Great, book…..

    • Wendy on June 3, 2009 at 06:24

    Affaf…. Of course you are entitled to your opinion –

    Gabbywray: This was her debut novel – but I have a feeling we’ll be seeing more from this author. Good to know you liked the book!

    • Christiane on August 7, 2009 at 08:03

    I recieved this book for my birthday from my husband.. a saleslady recommended it to him. I have to say it was a wonderful book. I finished it in 2 days. 🙂 I could not put it down. I needed to know what happened to Sarah. It was heart breaking and beautiful all at the same time. I love historical novels, and this one was simply wonderful. I had never heard of the Vel’ d’ Hiv’, but now I feel I must find out more about it. Thank you for such a great book.. it was so eye opening to see something so horrific from the eyes of a child.

    • Wendy on August 10, 2009 at 07:02

    Christiane: You certainly were not alone in your love for this book – I agree…heartbreaking.

    • Amy Webster on February 9, 2010 at 04:43

    I loved this book. I had to keep remiding myself that I was reading fiction and the story did not really happen. ( I wanted to know more about Sarah). However, this book opened my eyes further to the horrors of the Holocaust and made me thankful for men and women who did risk their lives to help the Jews.

    • Wendy on February 15, 2010 at 11:01

    Amy: So glad you enjoyed the book…I agree is it was a book which opened one’s eyes to the horrors of the Holocaust. Thanks for stopping by and weighing in.

    • sharon on April 11, 2010 at 10:14

    I really enjoyed the book, did not know about this part of history, had to finish book in one day, could not put it down, was very sad to read but necessary.

    • Wendy on April 11, 2010 at 16:00

    Sharon: I agree, these books are heartbreaking, but I think they are important for us to read.

  5. I read the book and loved it. It is important voice in the process of redemption of european nations of sins of our fathers and grandfathers…

    My review of it is here:

    • Kathy Hartmann on March 24, 2011 at 19:01

    I could not put this book down. I read Tatiana’s newest book and wanted to read more from her. This book opened my eyes to something I knew nothing about in history. I am learning more about that happened in France via the internet. It haunts me what happened to the jews, especially the children. How can anyone treat human beings like that?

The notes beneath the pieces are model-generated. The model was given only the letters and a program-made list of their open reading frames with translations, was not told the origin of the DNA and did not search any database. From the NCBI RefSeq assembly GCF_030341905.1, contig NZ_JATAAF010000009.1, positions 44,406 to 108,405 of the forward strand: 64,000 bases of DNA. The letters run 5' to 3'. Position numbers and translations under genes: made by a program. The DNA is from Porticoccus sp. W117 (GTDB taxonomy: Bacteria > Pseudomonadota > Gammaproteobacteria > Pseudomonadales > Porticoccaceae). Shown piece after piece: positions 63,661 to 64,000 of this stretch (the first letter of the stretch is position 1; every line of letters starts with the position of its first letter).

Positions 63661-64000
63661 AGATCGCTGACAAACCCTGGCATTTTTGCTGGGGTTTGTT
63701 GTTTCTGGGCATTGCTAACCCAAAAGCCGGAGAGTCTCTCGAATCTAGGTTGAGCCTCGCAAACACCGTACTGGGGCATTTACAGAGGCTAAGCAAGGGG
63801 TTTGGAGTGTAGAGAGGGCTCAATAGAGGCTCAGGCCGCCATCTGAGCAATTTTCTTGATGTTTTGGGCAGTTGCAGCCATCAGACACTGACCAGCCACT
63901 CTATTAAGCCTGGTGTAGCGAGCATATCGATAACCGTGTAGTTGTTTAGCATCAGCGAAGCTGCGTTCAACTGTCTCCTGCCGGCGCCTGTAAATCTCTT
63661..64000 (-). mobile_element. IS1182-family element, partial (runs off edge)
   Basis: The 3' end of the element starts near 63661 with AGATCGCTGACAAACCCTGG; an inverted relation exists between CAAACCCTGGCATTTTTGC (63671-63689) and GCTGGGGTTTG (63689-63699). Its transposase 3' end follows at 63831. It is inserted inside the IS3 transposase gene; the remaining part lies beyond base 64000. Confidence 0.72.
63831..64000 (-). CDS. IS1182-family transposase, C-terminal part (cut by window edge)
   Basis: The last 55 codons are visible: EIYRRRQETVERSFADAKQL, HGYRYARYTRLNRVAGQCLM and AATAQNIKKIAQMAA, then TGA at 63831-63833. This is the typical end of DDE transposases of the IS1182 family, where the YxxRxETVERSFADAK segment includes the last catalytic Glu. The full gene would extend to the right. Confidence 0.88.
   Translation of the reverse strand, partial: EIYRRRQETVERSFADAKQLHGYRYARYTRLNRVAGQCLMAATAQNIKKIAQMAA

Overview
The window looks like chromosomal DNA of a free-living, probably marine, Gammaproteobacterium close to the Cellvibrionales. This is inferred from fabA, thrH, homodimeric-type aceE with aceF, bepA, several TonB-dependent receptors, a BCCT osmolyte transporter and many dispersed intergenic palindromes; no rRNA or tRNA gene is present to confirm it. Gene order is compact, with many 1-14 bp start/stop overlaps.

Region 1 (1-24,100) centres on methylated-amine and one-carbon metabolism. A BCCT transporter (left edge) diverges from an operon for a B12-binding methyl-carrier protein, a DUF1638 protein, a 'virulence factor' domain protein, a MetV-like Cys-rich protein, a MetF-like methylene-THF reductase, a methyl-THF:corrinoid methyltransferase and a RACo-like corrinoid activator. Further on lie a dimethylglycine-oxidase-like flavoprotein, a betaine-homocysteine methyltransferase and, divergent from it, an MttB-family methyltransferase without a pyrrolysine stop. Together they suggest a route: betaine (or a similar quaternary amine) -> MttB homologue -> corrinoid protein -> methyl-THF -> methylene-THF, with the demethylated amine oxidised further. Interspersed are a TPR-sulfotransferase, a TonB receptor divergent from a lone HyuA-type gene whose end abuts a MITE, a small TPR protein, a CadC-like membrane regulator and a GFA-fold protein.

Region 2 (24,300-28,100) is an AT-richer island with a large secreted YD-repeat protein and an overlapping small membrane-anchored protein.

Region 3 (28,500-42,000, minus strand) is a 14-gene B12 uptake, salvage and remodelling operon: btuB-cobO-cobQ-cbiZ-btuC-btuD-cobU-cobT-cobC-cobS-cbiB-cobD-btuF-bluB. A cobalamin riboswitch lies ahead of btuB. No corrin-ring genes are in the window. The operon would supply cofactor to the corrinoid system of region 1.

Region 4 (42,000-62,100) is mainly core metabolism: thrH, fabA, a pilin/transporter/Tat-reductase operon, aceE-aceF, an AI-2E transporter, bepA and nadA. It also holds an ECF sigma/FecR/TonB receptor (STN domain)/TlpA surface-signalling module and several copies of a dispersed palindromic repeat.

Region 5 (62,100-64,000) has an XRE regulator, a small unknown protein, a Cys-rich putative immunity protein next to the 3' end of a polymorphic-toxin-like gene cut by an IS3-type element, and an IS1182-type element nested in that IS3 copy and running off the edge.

• Wendy on March 28, 2011 at 06:23

    Mirek: thanks for the link to your review.

    Kathy: Glad to hear you loved the book. I agree – the abuse of an entire people (especially the children) is hard to imagine and impossible to understand.

    • joe979 on May 21, 2011 at 20:01

    this book is AWESOME!!!!!!!!!!!!!!!!!!!!!!!!!!!!!!!!!!!!!!!!!!!!!!!!!!!!!!!!!!!!

    • carol john on August 8, 2011 at 21:55

    I watched the movie last night and thought it was brilliant and that I would definitely need to read the book. My background is not Jewish or European (I am of Caribbean backgroung, born in England) but I have always felt a deep connection to the sufferings of Jewish people in Europe. As with Slavery the Holocaust is a stain on our collective human consciousness. We must all never forget both (and all other) such atrocities.

    • Wendy on August 8, 2011 at 22:11

    Carol: Thanks for stopping by and weighing in on the movie – it is good to know it is well done. Hope you will appreciate the book as much as the movie. I don’t think one has to be Jewish to empathize with what happened during the Holocaust – I agree – it is a stain on our collective human consciousness.

    • Muriel on August 25, 2011 at 16:02

    Sarah’s Key was a real eye opener for me. I knew the Germans were in France and made the people there miserable but I did not know about the the holocast touched them. It was a real eye opener. The story was done beautifully for such as sensitive subject. I shall study this further on that part of history in France.
    Thank you for the story and your reseach that went into the historical part of it.

    • Wendy on September 12, 2011 at 07:06

    You’re welcome, Muriel – I really enjoy historical fiction for just this reason!

    • MelC on November 29, 2011 at 14:57

    This book was flawless. Everyone should take the time to read it. The movie was also amazing. I have become addicted to Sarah’s story!

    • Sophie on January 4, 2012 at 19:43

    Would this book be considered a mystery? When i read some other reviews they didn’t state the genre. I heard about it from a friend and was interested on finding out what the genre was.

    • Trin carl on February 13, 2013 at 06:51

    I found Sarah’s Kay to be an amazing,nalthough the arena scene was horrific, and the idea of locking your little brother in a cabinet, is sad. I think the novel gives great honesty to the nazi occupation of France and makes a reader realize some of the more personal specifics of the halocaust and how they affect a person far after the fact.